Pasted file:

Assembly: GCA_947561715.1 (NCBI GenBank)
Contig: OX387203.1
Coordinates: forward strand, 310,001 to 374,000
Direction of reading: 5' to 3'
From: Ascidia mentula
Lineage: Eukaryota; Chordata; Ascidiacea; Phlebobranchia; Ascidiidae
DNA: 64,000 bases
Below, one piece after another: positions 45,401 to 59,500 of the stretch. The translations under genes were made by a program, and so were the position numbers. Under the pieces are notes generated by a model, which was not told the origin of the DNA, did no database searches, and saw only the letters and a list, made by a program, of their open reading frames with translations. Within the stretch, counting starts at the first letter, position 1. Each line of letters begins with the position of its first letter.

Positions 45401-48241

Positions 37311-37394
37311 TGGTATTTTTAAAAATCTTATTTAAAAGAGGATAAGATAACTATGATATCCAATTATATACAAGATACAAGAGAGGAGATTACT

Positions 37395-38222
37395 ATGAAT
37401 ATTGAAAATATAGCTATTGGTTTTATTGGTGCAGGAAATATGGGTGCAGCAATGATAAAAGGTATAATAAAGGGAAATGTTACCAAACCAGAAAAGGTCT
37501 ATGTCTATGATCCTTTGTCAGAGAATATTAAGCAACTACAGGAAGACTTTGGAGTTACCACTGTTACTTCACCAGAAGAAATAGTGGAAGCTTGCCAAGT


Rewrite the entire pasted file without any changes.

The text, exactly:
Assembly: GCA_947561715.1 (NCBI GenBank)
Contig: OX387203.1
Coordinates: forward strand, 310,001 to 374,000
Direction of reading: 5' to 3'
From: Ascidia mentula
Lineage: Eukaryota; Chordata; Ascidiacea; Phlebobranchia; Ascidiidae
DNA: 64,000 bases
Below, one piece after another: positions 45,401 to 59,500 of the stretch. The translations under genes were made by a program, and so were the position numbers. Under the pieces are notes generated by a model, which was not told the origin of the DNA, did no database searches, and saw only the letters and a list, made by a program, of their open reading frames with translations. Within the stretch, counting starts at the first letter, position 1. Each line of letters begins with the position of its first letter.

Positions 45401-48241

Positions 37311-37394
37311 TGGTATTTTTAAAAATCTTATTTAAAAGAGGATAAGATAACTATGATATCCAATTATATACAAGATACAAGAGAGGAGATTACT

Positions 37395-38222
37395 ATGAAT
37401 ATTGAAAATATAGCTATTGGTTTTATTGGTGCAGGAAATATGGGTGCAGCAATGATAAAAGGTATAATAAAGGGAAATGTTACCAAACCAGAAAAGGTCT
37501 ATGTCTATGATCCTTTGTCAGAGAATATTAAGCAACTACAGGAAGACTTTGGAGTTACCACTGTTACTTCACCAGAAGAAATAGTGGAAGCTTGCCAAGT